Black Bear Hunting in Alaska
Note: This is not a substitute for the Alaska Hunting Regulations. For more complete infomation read the regulations and the permit hunt supplements. They are available at Alaska Department of Fish & Game offices and establishments that sell hunting licenses and tags.
Why should you be concerned?
Harvests of black bears in the Fairbanks area (Subunit 20B) have increased in recent years. If overharvest becomes a problem black bear seasons and bag limits may be restricted in the future. But if hunters are selective it should not be necessary to do so. Hunting over bait allows hunters to be very selective. Baiting can provide you with opportunities to select for bear size or absence of cubs.
Black bears reproduce at a very low rate. Most female black bears in the Fairbanks area do not produce their first litter until they are six years old, and then they only produce an average of two or three cubs every three years. So, killing a female bear has a much greater impact on the population than killing a male bear. In 1991, hunters killed 163 black bears in Subunit 20B, 56 of which were females. If harvests continue to increase, particularly of female bears, we will have to reduce the bear season and/or restrict baiting opportunities.
What can you do to help?
- Select large/adult male black bears.
- Be patient! Often many different bears will visit a single bait station. Adult males have larger home ranges and may take longer to find your bait. Females have smaller home ranges and may visit bait more often.
- Avoid killing sows with cubs. Don’t shoot the moment you see a black bear! It is illegal to shoot sows with cubs. A sow with cubs frequently approachs bait without her cubs; she may stash cubs in a nearby tree while she enters the bait area.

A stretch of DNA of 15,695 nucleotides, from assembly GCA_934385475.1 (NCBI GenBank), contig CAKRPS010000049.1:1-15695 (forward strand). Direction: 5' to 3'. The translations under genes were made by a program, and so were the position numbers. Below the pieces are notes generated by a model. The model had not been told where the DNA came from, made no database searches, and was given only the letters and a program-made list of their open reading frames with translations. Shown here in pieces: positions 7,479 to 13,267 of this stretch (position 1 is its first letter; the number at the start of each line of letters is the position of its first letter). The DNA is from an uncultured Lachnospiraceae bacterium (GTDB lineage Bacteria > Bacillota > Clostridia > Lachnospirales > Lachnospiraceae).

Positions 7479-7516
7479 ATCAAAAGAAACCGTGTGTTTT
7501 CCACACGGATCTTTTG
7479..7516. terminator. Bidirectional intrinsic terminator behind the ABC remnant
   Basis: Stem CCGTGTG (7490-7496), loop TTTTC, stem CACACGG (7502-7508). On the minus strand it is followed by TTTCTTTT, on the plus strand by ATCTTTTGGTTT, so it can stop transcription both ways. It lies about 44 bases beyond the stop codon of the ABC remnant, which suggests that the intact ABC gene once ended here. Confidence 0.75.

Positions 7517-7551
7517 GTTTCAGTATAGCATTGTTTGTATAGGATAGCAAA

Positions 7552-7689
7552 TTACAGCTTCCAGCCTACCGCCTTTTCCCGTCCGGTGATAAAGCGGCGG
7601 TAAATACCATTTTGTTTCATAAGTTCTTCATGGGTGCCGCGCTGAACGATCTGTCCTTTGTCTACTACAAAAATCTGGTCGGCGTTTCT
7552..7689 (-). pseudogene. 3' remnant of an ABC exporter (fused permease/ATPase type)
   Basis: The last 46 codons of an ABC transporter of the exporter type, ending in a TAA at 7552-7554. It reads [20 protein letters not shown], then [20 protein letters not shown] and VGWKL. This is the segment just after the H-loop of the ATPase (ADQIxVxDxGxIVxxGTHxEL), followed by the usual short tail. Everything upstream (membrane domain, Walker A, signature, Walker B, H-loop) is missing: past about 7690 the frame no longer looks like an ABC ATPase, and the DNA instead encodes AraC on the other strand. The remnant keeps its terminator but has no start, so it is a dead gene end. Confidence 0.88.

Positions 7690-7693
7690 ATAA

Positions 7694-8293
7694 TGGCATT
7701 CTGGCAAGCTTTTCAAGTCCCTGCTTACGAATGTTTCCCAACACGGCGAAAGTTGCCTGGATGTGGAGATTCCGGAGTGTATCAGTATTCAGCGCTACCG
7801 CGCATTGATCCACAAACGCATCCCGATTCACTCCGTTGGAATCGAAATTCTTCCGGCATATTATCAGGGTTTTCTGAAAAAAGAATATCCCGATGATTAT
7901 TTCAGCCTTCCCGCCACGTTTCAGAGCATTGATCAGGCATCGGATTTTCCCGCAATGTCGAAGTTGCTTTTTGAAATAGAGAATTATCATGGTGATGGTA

- Leave evidence of sex attached to your bear hide until sealing is complete. We look for evidence of sex on hides during sealing. You are required to leave the penis sheath or vaginal oriface on the hide until we seal the bear.
Black bears can look deceptively large. We recommend that you place a marked stake at your bait station to gauge the size of bears you see. Large adult male bears tend to be taller than 33 inches when standing on all 4 feet. Adult males have larger home ranges and may take longer to find your bait. Females have smaller home ranges and may visit bait more often.
Although it is legal to shoot a marked bear, we prefer that you do not shoot these bears because they provide us with valuable information about how frequently sows have cubs, what age the cubs disperse, and home ranges size. With patience, baiting can help maintain healthy bear populations and will provide you the opportunity to take a fine, trophy class Alaskan black bear.
Tips For Selecting Large Male Bears
Large/Adult Male Bears
- Stocky legs
- Massive body with belly that hangs closer to ground
- Approach bait with more confidence
- Slower, more deliberate movements
- Large, rounded head (like basketball)
- Ears look smaller
- Thicker neck
- Large males taller than 33" at the shoulder
- Ears to nose an equilateral triangle
- Appear to be "all legs"
- Approach bait nervously, frequently looking over shoulder or turning around
- More streamlined, pointed head
- Ears look larger and closer together
- Neck appears longer and thinner
- Females and younger bears shorter than 33"at the shoulder
- Ears to nose a skinny triangle